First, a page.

By Laura Kaminski ’08 (with Karl Buck, Deirdra Stockmann and Ann Vail)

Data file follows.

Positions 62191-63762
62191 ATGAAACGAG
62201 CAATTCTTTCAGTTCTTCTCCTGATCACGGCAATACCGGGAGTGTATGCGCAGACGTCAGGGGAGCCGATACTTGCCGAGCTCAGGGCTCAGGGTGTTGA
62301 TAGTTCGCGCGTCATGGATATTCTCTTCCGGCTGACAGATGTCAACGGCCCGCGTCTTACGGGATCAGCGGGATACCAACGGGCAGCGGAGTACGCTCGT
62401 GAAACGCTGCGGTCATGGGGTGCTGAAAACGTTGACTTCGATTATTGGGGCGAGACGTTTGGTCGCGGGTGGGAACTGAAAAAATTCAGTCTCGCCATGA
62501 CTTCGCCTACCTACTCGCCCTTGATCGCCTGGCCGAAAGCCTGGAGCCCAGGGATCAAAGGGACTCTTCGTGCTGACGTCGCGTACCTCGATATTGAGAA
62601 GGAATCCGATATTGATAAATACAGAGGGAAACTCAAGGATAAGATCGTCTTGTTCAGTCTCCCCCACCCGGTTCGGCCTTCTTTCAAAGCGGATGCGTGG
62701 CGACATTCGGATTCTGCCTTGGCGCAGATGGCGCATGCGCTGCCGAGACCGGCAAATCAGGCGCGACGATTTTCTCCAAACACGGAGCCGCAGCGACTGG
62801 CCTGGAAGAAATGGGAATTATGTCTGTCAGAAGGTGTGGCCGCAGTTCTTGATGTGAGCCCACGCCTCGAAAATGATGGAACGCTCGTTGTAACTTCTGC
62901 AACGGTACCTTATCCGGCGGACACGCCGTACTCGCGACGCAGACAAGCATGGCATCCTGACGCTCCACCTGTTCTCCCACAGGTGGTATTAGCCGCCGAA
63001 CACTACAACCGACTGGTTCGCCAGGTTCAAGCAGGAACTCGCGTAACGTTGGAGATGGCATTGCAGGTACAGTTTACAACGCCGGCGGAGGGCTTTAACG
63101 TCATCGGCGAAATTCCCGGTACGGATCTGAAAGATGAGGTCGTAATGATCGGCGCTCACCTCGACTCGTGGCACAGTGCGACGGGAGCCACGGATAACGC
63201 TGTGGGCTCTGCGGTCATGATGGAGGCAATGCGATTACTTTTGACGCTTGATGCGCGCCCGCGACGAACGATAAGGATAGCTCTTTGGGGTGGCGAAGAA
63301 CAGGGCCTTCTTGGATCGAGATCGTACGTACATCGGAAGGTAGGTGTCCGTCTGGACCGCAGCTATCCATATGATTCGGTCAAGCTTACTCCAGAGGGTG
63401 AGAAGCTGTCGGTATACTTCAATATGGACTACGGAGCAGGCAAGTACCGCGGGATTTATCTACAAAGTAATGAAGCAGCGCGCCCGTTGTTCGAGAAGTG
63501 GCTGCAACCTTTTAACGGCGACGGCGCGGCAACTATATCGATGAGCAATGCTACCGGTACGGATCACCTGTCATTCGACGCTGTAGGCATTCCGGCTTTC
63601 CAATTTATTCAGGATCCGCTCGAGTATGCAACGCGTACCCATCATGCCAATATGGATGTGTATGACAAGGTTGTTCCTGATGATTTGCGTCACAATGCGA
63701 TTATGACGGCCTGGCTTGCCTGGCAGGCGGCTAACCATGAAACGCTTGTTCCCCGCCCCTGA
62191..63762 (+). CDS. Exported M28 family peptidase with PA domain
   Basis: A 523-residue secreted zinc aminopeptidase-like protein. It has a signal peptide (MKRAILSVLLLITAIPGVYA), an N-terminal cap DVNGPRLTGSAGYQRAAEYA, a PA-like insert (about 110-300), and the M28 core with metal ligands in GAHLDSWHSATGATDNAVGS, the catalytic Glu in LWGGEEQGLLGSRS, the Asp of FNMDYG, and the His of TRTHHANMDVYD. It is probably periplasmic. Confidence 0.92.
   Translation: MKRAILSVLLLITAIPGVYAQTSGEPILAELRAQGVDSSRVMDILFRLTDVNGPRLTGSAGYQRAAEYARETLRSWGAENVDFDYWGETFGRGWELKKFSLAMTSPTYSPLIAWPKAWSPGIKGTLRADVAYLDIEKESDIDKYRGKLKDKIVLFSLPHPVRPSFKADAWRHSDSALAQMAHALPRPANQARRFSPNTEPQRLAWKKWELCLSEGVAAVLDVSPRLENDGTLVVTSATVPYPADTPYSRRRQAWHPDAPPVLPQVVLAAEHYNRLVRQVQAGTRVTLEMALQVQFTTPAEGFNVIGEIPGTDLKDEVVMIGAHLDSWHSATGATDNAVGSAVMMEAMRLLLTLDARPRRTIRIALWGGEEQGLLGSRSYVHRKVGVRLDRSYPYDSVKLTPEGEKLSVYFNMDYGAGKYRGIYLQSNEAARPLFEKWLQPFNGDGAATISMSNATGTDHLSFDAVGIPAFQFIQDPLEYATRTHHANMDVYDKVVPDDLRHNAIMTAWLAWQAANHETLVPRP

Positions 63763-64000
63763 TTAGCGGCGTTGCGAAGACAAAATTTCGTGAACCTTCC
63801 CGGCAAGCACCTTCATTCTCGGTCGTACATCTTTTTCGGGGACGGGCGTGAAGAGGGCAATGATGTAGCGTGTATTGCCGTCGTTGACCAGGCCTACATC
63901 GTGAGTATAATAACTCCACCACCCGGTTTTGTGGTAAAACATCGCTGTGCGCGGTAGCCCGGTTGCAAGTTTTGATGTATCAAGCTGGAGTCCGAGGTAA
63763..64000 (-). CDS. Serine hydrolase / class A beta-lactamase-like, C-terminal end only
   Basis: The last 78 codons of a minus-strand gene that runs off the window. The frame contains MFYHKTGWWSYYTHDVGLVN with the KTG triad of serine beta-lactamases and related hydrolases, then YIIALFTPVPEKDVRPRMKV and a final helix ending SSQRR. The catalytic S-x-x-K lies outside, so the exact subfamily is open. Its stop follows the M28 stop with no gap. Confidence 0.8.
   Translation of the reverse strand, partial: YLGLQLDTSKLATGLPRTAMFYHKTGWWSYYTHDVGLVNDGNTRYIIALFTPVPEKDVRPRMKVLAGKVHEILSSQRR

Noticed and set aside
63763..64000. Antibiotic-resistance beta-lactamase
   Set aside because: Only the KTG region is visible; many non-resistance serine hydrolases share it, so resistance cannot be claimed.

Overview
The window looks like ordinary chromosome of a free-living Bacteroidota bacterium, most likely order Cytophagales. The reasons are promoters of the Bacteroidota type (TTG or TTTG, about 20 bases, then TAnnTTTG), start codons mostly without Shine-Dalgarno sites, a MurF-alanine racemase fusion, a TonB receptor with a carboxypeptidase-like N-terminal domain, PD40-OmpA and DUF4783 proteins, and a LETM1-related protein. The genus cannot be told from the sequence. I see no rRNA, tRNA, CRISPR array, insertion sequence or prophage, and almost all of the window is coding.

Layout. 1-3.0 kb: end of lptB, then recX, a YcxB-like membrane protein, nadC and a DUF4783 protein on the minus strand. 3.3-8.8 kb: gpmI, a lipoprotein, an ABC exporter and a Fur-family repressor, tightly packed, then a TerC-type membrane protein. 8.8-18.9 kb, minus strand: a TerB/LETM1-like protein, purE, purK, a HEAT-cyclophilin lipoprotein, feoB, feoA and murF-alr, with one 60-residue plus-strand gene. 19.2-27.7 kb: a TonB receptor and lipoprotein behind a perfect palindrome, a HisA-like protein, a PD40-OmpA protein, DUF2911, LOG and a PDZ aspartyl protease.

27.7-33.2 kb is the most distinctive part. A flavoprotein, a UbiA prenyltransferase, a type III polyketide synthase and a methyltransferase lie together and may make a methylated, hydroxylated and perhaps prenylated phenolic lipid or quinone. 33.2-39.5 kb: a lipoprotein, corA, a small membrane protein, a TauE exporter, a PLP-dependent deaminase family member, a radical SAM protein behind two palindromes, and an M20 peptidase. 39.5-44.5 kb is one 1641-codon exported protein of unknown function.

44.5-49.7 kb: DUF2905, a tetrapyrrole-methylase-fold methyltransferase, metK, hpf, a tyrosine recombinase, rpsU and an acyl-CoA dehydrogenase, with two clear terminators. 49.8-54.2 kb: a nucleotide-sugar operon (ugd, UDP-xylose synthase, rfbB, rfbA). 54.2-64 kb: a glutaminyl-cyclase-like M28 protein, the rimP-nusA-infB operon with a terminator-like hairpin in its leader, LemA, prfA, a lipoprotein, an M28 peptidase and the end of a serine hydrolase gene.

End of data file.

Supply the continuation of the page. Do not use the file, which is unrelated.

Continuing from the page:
Abstract: In 2004, a local food system report, entitled Toward a Sustainable Food System: Assessment and Action Plan for Localization in Washtenaw County, Michigan, was released at the conclusion of a master’s project conducted by a team of students at the University of Michigan’s School of Natural Resources and Environment. This research and report made a compelling argument for the viability of a local food system in Washtenaw County, Michigan, and was the first of its kind to assess the intricacies of the existing local food system within a single county of southeastern Michigan (Davis et al. 2004). Building upon this previous research, in early 2006 a second research team comprised of master’s students from the University of Michigan’s School of Natural Resources and Environment joined with members of the Food System Economic Partnership (FSEP) to develop resources and tools to identify unmet local consumer demands and opportunities for agricultural economic development in a fivecounty area of southeastern Michigan (i.e., Jackson, Lenawee, Monroe, Washtenaw and Wayne counties). FSEP, an urban-rural collaboration working to enable strong farms, healthy cities, community wealth, and job creation in southeastern Michigan, was officially launched in the beginning of 2005 to identify economic opportunities and implement creative solutions to chronic issues relevant to the food system in the region. As a new organization, FSEP required additional knowledge and data about the local food system, particularly from system participants, to develop the resources and tools needed to carry out their mission to catalyze change in the food system of southeastern Michigan through research, education and outreach.